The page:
That's up there with my best wins, says Robson after beating Kvitova
LAURA Robson displayed nerves of steel to progress to the third round of the Australian Open yesterday after outlasting eighth seed Petra Kvitova in an "ugly" three-hour marathon.
The 18-year-old overcame a woeful first set to grow into the match. And after failing to serve it out at 6-5 in the decider, she got the job done when the chance next arose to go through 2-6, 6-3, 11-9 in three hours.
It was not pretty, but Robson, who reached the fourth round in the US Open last year with stunning wins over Kim Clijsters and Li Na, again displayed a bloody-mindedness which allied to her natural talent bodes well for the future.
She next plays another rising star, American Sloane Stephens, who beat her in Hobart last week.
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Although happy with a victory she described as "her toughest", the British number two admitted it had been a patchy encounter.
"I thought it was pretty ugly, but in terms of how tough it was to close it out at the end, it was right up there with my best wins," she said.
"I never gave up, even when she went up a break twice in the third.
"I thought I had to get as many returns in as I can and, in the end, I thought I have nothing to lose, so I relaxed on my serve and decided to go for it."
Kvitova, the 2011 Wimbledon champion has been struggling for confidence in recent months – she has not won consecutive matches since the US Open – and suffered early-round defeats at the warm-up events in Brisbane and Sydney.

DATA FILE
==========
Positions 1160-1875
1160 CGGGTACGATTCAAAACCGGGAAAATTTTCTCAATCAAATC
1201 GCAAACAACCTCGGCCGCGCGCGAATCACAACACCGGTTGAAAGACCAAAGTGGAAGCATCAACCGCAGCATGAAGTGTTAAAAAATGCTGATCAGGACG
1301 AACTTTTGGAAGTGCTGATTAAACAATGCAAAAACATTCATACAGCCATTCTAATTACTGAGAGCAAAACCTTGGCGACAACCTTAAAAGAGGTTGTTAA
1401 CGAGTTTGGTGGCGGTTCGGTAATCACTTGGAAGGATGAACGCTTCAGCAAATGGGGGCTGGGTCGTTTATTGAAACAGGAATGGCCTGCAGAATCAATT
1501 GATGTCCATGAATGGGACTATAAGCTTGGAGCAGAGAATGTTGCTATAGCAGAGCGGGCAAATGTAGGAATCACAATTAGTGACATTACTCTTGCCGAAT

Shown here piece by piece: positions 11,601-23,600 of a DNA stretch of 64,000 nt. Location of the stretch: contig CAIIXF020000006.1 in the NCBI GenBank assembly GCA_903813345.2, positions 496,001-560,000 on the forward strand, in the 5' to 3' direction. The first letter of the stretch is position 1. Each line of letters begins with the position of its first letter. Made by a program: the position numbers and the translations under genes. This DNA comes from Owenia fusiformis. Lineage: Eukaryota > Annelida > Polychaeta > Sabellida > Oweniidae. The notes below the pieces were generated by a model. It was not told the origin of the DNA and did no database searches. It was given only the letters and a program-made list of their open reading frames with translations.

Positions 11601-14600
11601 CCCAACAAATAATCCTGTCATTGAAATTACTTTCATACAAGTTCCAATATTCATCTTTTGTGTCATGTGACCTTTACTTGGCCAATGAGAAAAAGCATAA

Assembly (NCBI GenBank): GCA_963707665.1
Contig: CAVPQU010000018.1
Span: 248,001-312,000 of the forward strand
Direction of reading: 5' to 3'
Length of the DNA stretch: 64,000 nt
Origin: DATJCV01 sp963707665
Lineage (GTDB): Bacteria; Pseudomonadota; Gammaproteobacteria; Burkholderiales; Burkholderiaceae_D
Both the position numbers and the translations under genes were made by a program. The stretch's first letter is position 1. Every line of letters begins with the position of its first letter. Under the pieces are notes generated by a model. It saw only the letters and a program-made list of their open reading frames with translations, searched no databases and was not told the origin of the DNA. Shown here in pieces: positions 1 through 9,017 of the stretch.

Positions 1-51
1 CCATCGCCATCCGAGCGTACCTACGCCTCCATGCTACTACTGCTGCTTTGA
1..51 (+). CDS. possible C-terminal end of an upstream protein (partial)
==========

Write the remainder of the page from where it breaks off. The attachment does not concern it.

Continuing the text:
And she again appeared mentally fragile, especially in the deciding set, as Robson held her nerve rather than the more experienced Czech. The first two sets were instantly forgettable with both players making a catalogue of errors as the momentum swung one way and then the other.
Kvitova had the better of the opener with Robson appearing to be hamstrung by nerves in her first night session appearance on a show court at a major.
"In the first set it was just too up and down," said Robson.
"You can't win a set when you are hitting five unforced errors to every winner.
"At the start of the second I knew I had to play with more consistency."
And she did exactly that to hit back, aided admittedly by Kvitova's inability to keep the ball in court.
Most of the drama was reserved, though, for the deciding set, after Kvitova had surged into a 3-0 lead.
Robson held and then got the break back as, from nowhere, Kvitova threw in three double faults in an awful game to lose the advantage.
In keeping with the match, Robson promptly handed it back, more serving woe compounded by a netted backhand on break point.
And so it continued, Robson breaking again to change ends at 3-4 down. There was eventually a hold as the teenager made it 4-4.
The standard was improving as the match reached its crucial stages.
Robson broke to lead 10-9. And this time Kvitova had no reply as Robson served it out to go through with the match finishing well after midnight.
"I was pretty disappointed at how I tried to serve it out at 6-5, I gave her too much time on the ball, so to come out with a win is pretty pleasing," said Robson.